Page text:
Today, we bring you Covert, a lace cowl featuring a 2-sided panel lace pattern.  Laura was kind enough to answer a few questions about this design, and we've also put together an alternate styling option on Polyvore for you!

KW: This design has lace worked both on right side and wrong side rows. What is your go-to tip for knitters who are wary of working lace on both sides?

LN: I like to highlight my chart and key which really helps separate out the right side from wrong side directions. Just grab your favorite color highlighter and highlight all the even (WS) rows on the chart, and with that same highlighter mark the WS directions on the key. Now it is easy to differentiate between the two sides making it simpler to keep track of whether you are working knit or purl stitches!

KW: What was the main inspiration or starting point for this design?

LN: Oh, this was all about cables and lace…. and the mediation of working a stitch pattern. Also, have you felt this yarn? I knew it had to be a lacey cowl, in fact, if there is one design I am considering knitting for my wardrobe, this is it.  I know I would wear it a ton! 

To purchase Covert, click here.
To view the other patterns in the collection, click here.
For a list of our retailers that may carry hard copy patterns of the Pathways Collection and the Road to China Lace, click here

{All images by and © Amanda Stevenson Lupke}

Pathways Collection Feature: Stillwell

As promised, this week we will be focusing in on each individual pattern in the Pathways Collection by Laura Nelkin. For an overview of the collection, you can see the official introductory post here.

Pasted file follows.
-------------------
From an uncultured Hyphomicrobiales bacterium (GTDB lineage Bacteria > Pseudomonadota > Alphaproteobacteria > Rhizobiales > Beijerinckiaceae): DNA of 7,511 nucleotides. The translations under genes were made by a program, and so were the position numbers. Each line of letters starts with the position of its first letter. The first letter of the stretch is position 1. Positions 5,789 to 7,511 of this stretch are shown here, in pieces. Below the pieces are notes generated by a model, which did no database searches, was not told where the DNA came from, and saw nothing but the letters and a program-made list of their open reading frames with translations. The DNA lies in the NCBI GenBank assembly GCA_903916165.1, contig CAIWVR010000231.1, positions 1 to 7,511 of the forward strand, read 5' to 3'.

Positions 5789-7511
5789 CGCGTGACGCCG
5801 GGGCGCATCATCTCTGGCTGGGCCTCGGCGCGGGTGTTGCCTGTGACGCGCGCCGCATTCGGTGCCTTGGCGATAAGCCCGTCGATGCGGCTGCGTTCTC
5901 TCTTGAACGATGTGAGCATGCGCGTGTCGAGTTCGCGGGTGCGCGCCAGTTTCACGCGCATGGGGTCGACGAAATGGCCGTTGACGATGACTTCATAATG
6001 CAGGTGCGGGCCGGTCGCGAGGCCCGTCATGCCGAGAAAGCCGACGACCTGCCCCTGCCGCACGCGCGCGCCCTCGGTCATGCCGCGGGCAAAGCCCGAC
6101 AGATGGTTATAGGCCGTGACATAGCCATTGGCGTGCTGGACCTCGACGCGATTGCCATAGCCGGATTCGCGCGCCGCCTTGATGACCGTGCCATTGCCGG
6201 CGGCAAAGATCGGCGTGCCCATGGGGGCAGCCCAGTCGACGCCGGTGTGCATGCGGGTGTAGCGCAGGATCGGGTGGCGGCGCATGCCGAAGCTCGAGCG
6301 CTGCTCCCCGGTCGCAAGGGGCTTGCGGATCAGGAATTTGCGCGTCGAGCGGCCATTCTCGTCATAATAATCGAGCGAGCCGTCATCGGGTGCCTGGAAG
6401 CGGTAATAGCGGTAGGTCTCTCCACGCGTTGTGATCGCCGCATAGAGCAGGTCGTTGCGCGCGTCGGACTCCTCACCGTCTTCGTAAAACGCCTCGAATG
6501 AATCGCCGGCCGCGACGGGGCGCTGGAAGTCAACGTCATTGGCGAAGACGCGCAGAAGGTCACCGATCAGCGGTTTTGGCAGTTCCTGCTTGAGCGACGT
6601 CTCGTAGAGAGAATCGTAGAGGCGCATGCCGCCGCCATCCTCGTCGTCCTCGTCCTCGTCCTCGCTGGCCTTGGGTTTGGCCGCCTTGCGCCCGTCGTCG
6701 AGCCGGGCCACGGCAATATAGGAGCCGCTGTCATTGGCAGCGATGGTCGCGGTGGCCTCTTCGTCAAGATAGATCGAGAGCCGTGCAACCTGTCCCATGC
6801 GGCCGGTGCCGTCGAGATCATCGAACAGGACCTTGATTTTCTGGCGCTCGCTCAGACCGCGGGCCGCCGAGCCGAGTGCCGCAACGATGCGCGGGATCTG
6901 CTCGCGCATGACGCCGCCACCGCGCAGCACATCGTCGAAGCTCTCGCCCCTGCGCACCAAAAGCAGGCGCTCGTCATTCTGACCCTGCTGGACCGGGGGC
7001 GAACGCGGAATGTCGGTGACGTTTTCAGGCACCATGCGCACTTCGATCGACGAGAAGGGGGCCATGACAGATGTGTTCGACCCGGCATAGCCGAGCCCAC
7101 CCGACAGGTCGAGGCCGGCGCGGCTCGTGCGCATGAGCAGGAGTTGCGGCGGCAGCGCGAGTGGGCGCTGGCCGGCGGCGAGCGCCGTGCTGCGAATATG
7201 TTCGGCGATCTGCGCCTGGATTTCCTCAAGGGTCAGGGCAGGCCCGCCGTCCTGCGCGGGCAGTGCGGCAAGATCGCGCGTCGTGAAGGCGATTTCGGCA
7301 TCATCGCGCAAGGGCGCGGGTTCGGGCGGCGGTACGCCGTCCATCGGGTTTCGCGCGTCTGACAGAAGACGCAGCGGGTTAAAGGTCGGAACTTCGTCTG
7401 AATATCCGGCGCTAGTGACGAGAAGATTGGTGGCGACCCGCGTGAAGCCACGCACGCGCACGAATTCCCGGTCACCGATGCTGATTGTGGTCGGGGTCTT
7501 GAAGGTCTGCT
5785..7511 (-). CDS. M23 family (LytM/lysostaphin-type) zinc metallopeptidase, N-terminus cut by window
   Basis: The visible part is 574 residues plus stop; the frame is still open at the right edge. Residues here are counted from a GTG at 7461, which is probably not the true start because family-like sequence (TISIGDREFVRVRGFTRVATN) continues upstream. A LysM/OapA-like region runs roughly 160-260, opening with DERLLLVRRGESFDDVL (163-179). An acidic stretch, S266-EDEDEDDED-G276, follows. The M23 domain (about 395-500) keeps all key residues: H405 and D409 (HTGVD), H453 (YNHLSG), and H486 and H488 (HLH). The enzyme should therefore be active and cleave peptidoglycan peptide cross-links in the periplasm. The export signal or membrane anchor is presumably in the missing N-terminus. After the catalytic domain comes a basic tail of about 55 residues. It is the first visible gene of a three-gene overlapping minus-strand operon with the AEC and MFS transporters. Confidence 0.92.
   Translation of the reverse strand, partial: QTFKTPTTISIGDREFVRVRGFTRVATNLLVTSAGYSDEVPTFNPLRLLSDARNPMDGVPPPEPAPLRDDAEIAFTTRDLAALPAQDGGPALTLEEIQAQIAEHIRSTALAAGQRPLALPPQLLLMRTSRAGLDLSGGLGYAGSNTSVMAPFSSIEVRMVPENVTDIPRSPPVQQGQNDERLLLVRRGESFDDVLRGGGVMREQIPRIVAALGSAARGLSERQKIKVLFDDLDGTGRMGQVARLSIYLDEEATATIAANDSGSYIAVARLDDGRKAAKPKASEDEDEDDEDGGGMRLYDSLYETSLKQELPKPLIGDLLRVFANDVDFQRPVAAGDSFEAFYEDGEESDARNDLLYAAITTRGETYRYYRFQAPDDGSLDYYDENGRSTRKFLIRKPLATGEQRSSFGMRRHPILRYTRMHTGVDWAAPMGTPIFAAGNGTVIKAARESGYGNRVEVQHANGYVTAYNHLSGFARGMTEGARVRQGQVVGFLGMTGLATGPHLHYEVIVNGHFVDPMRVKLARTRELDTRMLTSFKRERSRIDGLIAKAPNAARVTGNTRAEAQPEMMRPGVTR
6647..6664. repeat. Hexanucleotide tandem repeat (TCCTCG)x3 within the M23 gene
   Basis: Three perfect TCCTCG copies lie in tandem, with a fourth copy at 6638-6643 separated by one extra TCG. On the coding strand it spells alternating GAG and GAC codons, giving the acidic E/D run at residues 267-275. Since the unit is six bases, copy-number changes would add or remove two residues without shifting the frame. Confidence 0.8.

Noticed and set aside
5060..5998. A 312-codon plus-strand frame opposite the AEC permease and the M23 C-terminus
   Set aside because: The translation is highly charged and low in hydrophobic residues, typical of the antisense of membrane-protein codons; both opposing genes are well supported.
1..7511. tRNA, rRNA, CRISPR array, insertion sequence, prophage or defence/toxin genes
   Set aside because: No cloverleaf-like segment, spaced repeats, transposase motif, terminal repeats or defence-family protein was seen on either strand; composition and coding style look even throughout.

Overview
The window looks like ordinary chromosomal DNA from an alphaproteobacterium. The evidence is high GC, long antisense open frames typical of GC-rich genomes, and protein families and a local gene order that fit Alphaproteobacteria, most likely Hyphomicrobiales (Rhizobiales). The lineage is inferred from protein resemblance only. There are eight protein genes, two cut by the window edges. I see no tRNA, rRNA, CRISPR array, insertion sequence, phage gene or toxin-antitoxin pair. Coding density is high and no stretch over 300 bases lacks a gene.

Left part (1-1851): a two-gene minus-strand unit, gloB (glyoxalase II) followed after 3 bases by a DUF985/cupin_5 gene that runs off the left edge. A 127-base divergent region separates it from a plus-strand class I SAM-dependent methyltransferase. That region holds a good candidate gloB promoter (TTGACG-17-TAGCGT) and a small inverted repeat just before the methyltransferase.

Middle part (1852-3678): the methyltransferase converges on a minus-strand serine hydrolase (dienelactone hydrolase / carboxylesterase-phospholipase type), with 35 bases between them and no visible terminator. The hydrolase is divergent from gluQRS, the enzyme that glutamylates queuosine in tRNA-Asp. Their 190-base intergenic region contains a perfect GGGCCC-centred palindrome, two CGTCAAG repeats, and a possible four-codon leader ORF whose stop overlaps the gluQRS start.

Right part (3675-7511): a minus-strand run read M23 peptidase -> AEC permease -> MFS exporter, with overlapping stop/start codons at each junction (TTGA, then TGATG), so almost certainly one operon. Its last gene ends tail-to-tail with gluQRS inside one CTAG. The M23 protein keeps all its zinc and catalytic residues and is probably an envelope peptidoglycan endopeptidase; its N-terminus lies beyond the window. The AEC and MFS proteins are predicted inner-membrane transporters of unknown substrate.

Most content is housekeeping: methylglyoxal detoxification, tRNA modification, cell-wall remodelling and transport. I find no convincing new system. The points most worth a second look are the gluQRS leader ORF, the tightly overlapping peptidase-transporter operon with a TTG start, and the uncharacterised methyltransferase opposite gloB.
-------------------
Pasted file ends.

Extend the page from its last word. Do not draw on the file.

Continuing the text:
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Today, we bring you Stillwell, a boomerang shawl with a garter stitch body and lace edging.  Laura was kind enough to answer a few questions about this design, and we've also put together an alternate styling option on Polyvore for you!

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KW: Despite being an accomplished designer, I assume you have anxieties/nerves about putting your designs "out there" into the world. What about this design made you the most nervous and why? (And if you don't have any anxieties - what's your secret??)

LN: I do have anxieties…. And with this one I was worried it was too simple… how silly is that?  I love when my designs are complex, I adore having things change through a pattern to keep the knitting interesting and I worried that this would be boring.  I actually think this piece is meditative, first that long strip is worked with a repetition of the lace allowing the knitter to memorize the chart and get into the groove… then once the body shaping is understood it’s onto garter stitch, which we all know is the ultimate in knitting yoga! Not every design needs to be a complex puzzle. As a knitter I certainly balance the skill level of my projects and it makes sense that I did the same in the collection, but I still doubted myself.

KW: The styling for the collection was very feminine - lots of lace, flowing garments, oversized beaded jewelry, etc., because we really wanted to play up the lacy details of both the designs and yarns. As a counterpoint, we created some polyvore sets of more "everyday" styling to show the versatility of the garments. Which style do you see yourself wearing more, and why?

LN: Oh, I’m actually much more of a t-shirt and jeans kind of girl, or simple fitted dress when I “clean” myself up. I always feel like I am playing dress up when I wear long flowing garments and big jewelry. I tend toward more fitted simple shapes. Part of what I adored about your styling of Pathways is that I would not have found the stunning pieces you found.  You lent such romance to the collection! I also love all the looks you put together on Polyvore, I’d wear everything in this Stillwell set… that purse could carry all my knitting!

To purchase Stillwell, click here.
To view the other patterns in the collection, click here.
For a list of our retailers that may carry hard copy patterns of the Pathways Collection and the Road to China Lace, click here

{All images by and © Amanda Stevenson Lupke}